In a front-page story, the New York Times (2/21, A1, Greenhouse) reports that on Wednesday, the U.S. Supreme Court ruled in the case of Riegel v. Medtronic Inc. that "[m]akers of medical devices like implantable defibrillators or breast implants are immune from liability for personal injuries as long as the Food and Drug Administration (FDA) approved the device before it was marketed and it meets the agency’s specifications."
The Los Angeles Times (2/21, Savage) notes, "The 8-to-1 ruling throws out a lawsuit brought by a widow whose husband was badly hurt and later died after a balloon catheter burst in his chest," and represents a broad reading of "federal law…to protect companies from juries or state regulators."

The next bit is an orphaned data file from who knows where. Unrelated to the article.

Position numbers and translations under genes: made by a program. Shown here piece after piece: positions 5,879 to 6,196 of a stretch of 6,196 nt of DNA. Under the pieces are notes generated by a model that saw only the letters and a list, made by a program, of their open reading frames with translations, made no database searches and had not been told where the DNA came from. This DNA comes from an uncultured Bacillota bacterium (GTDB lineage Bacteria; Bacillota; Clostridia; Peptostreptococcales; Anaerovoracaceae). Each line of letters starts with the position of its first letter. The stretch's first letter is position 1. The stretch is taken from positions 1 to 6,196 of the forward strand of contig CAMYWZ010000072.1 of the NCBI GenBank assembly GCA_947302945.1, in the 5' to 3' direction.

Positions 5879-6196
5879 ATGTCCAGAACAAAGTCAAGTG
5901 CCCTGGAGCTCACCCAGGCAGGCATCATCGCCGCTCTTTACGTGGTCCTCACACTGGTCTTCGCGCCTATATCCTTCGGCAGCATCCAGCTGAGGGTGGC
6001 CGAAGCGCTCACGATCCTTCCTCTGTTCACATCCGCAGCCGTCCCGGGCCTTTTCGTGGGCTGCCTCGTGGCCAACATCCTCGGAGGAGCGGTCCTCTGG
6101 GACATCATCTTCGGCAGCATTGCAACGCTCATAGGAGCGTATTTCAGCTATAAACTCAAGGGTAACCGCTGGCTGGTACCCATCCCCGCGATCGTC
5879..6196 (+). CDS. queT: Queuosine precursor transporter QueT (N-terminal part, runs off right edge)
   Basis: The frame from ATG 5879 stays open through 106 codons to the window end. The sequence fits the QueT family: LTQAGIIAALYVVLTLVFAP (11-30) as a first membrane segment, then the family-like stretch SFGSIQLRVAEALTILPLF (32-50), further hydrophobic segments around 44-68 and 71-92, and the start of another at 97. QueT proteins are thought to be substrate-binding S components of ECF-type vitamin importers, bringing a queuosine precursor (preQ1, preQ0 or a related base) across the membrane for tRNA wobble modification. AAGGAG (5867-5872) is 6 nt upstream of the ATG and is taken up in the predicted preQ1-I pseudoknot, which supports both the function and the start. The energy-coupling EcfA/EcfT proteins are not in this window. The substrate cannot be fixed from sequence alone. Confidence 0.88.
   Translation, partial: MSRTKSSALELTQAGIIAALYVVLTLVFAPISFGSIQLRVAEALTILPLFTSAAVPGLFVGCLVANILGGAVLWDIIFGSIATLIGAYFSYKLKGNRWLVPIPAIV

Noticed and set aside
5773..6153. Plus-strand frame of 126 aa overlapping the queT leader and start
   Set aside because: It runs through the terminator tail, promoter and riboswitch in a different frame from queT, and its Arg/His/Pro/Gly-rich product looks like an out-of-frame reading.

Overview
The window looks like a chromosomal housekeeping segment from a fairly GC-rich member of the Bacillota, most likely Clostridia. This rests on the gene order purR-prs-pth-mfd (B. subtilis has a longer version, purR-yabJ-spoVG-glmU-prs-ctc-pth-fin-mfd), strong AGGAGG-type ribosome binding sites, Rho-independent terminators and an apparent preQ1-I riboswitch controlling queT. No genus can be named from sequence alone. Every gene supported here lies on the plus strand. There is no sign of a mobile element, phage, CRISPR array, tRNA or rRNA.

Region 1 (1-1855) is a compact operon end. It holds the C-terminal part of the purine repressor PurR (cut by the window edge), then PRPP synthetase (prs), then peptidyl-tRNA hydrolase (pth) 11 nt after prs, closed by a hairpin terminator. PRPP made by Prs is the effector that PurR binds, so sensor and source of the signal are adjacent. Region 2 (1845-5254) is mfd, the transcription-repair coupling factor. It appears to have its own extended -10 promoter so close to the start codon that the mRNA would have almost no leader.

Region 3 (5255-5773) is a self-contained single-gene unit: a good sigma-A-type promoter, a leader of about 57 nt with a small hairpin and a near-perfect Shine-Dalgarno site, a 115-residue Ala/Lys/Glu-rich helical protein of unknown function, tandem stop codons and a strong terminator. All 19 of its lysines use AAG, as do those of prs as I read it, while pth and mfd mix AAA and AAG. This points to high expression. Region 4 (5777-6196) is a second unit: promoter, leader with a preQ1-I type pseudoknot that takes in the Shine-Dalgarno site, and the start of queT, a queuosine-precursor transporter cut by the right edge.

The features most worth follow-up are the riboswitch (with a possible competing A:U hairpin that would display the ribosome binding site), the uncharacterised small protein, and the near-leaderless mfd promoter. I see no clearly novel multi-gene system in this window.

The AP (2/21, Sherman, Yost) adds, "The case has significant implications for the $75 billion-a-year healthcare technology industry, whose products range from heart valves to toothbrushes." During "a recent three-month span, federal regulators responded to over 100 safety problems regarding medical devices."
Turning to the implications the case has for patients, Bloomberg (2/21, Stohr) quotes Allison Zieve, the attorney representing the patient’s widow, as saying that the ruling is "[p]retty bad for patients, pretty good for industry profits." Zieve added, "Clearly a lot of people will lose their ability to have even the possibility of getting any compensation for injuries caused by medical devices."